Science Fair Project Encyclopedia
Pair gain system
In telecommunications, a pair-gain system is a network amplifier system used to increase the strength of signals on paired wires installed to reach distances up to about five miles (8 km). A pair-gain system includes an exchange unit and a remote pair-gain unit.
A pair gain unit typically carries 544 simultaneous circuits via 16 pairs of copper cables. Fiber-optic gain units are also used. The units allow telecommunications networks to serve clients at a greater distance from a central office, and provide expansion capacity for local loops. Pair-gain units are also used to extend networks of digital subscriber lines.
Common systems and components include AheadCom īs Xess1080 Digital Pair Gain System, Alltek 's SDSL Pair Gain PG08, Ericsson's PGS4/8/12 Digital Pair Gain System, DS-PCM/P Digital Subscriber Pair Gain Platform, and Lucent's Access Interface Unit Hardened Remote.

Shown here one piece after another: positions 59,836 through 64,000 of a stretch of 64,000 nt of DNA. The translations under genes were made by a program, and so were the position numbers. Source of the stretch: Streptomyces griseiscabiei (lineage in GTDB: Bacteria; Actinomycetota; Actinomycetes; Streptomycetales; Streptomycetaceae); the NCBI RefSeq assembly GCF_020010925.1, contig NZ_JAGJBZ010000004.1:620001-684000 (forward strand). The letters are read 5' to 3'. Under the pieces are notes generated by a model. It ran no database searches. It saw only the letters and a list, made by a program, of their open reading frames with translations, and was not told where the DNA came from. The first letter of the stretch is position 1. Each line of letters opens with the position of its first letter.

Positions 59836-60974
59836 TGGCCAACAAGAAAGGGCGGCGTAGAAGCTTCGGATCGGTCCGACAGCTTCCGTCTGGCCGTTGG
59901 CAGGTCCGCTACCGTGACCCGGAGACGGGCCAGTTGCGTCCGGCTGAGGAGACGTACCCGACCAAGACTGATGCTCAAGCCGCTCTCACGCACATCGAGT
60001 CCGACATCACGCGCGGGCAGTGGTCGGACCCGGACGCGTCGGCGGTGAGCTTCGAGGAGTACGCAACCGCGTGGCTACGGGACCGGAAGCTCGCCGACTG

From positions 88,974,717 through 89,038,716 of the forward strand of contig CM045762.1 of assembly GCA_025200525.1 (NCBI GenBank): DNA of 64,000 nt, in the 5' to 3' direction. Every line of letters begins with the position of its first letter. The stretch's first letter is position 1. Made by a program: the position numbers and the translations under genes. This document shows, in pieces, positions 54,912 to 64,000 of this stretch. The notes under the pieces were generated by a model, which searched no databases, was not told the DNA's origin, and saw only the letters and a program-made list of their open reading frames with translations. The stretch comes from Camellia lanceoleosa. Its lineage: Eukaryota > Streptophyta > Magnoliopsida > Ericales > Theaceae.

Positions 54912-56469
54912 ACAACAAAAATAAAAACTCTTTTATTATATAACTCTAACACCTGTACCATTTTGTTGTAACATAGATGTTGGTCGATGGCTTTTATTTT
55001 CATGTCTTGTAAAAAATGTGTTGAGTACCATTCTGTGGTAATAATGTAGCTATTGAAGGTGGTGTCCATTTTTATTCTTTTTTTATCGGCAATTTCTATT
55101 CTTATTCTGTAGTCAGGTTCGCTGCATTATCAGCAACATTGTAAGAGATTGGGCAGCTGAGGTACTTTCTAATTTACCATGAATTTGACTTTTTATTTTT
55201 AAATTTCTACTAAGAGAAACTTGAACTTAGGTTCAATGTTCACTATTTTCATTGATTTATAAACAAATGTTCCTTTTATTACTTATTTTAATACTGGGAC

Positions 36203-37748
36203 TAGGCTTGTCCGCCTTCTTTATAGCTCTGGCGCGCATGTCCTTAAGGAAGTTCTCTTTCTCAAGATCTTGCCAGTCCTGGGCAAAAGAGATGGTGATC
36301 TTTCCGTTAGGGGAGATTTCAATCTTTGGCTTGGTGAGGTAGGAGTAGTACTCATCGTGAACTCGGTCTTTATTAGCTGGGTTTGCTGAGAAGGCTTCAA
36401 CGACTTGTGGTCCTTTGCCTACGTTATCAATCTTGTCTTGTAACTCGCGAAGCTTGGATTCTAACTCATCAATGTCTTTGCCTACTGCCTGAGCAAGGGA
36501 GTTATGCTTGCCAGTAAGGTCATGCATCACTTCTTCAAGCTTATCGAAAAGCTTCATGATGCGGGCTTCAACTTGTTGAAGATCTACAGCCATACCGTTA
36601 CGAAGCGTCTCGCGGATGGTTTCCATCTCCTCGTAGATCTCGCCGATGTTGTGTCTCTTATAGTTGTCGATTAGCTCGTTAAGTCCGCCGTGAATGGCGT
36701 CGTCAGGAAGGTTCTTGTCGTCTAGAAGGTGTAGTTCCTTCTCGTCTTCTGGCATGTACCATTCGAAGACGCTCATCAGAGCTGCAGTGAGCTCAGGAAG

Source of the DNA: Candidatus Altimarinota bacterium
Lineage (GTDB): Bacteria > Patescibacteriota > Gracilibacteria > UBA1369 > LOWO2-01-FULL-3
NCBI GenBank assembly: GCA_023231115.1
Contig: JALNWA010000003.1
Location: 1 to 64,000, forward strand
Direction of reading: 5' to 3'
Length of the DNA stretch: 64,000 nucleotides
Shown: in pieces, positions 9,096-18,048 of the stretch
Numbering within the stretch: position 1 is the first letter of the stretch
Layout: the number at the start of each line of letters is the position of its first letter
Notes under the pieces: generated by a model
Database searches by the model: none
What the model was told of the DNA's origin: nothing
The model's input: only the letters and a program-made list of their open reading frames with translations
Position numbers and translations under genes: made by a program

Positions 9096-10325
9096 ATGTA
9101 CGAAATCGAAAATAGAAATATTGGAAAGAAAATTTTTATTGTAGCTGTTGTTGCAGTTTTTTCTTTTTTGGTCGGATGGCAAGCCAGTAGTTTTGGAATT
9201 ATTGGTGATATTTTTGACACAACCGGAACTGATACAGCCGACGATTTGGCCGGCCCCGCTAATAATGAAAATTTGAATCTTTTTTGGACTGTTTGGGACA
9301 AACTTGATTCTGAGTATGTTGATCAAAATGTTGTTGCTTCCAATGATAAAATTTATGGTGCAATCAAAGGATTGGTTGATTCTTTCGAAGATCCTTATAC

Visually, pair-gain units are metal cabinets typically resembling small apartment-sized refrigerators alongside or near roadways that overlie communications rights of ways. Vehicle accidents, vandalism or sabotage can result in loss of service for users connected to a central office through a gain unit. To achieve maximum resiliency, pair-gain units are often set back from roadways and protected from vehicle impacts with pylons or fences.
Reduntant regional telecommunications systems installed throughout the 1990s in the United States and in other technologically developed nations, including cellular telephone systems and network communication through cable television infrastructure, have reduced the likelihood of complete communications isolation in a local area served by a pair-gain system.
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